Role Confusion. When you offer a particular opinion to the executive or to other directors, are you communicating as a director or as an attorney? Does the recipient of the communication know in which capacity you are providing the opinion? The concern is two fold: (1) your opinions offered as a director may be received with unwarranted and unspoken deference if the rest of the board considers it legal advice, and (2) your legal advice offered as an attorney may be received without appropriate consideration if the rest of the board considers it merely the opinion of a director.

Loss of Independence. Will the dual role compromise your independence of professional judgment? Consider if your legal opinion or advice will be clouded if you are reviewing an action already taken where you participated in the vote or had a preferential viewpoint from a business perspective.

Conflicts of Interest. What is your role if the organization enters into a dispute with your firm or one of your firm’s clients or prospective clients?  In addition to potentially harming your firm, you can harm the organization if you either fail to provide zealous representation or withdraw from representing the organization due to the conflict.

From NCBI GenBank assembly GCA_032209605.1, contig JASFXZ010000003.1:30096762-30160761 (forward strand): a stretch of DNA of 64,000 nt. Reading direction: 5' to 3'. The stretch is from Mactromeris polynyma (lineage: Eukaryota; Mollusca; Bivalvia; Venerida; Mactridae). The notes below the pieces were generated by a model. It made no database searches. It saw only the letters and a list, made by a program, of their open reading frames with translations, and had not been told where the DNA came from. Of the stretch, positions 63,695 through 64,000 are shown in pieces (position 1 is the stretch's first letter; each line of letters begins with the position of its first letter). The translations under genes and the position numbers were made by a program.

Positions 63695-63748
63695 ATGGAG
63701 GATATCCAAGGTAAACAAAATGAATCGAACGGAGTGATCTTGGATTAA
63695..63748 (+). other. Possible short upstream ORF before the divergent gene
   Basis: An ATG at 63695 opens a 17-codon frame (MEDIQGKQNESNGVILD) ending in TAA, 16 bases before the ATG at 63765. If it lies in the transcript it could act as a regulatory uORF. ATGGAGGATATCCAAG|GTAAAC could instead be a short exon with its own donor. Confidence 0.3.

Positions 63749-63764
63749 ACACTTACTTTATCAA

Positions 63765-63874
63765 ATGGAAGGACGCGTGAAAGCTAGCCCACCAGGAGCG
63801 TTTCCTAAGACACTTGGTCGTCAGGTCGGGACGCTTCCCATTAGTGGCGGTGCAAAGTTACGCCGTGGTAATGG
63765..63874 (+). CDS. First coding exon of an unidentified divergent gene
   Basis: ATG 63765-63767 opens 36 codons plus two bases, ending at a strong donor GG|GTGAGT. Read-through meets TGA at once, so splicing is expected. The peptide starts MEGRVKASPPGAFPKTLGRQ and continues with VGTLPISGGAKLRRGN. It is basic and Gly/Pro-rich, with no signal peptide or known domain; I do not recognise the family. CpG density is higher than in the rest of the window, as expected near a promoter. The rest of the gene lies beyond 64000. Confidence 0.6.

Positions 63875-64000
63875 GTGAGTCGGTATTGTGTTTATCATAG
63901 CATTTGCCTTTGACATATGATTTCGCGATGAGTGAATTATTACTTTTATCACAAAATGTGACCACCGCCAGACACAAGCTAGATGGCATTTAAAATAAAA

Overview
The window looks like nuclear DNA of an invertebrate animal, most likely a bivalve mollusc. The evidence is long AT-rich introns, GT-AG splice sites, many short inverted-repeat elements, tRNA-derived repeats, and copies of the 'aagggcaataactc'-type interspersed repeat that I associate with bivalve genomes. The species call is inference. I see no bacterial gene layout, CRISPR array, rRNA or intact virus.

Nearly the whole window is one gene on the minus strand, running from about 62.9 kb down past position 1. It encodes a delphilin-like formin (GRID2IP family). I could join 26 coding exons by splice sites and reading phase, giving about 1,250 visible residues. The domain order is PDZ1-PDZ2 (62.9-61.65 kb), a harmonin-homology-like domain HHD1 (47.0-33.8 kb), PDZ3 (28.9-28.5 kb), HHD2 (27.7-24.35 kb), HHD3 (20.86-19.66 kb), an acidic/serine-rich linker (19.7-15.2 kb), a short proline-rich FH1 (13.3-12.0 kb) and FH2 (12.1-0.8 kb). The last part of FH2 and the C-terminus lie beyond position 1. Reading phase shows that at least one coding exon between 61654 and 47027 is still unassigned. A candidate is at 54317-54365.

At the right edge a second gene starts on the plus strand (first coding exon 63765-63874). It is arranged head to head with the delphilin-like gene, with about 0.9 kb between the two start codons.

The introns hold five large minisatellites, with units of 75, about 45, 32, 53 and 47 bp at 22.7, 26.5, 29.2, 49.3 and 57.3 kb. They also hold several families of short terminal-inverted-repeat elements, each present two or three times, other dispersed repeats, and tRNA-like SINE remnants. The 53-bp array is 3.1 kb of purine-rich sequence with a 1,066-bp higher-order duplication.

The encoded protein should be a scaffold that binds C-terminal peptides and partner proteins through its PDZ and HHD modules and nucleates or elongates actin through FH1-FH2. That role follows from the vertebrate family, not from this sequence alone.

Loss of Attorney-Client Privilege. Are your communications with the rest of the board protected by the attorney-client privilege? If it’s clear that the communications are to be attorney-client communications, they should be protected by the privilege. However, such protection may be lost if it’s not clear that you are communicating only as an attorney or if the communication is recorded in minutes to which other persons have access.

Competence. Do you have sufficient competence in the areas of law in which you have been asked to provide legal advice as an attorney to the organization? The competency issue is critical in avoiding malpractice, and attorney/directors must be careful when asked to provide advice in areas in which they possess some knowledge but do not have the requisite competence. The laws applicable to nonprofit and tax-exempt organizations are often unique and nuanced and largely unknown by attorneys who do not practice in this area.

Heightened Exposure to Liability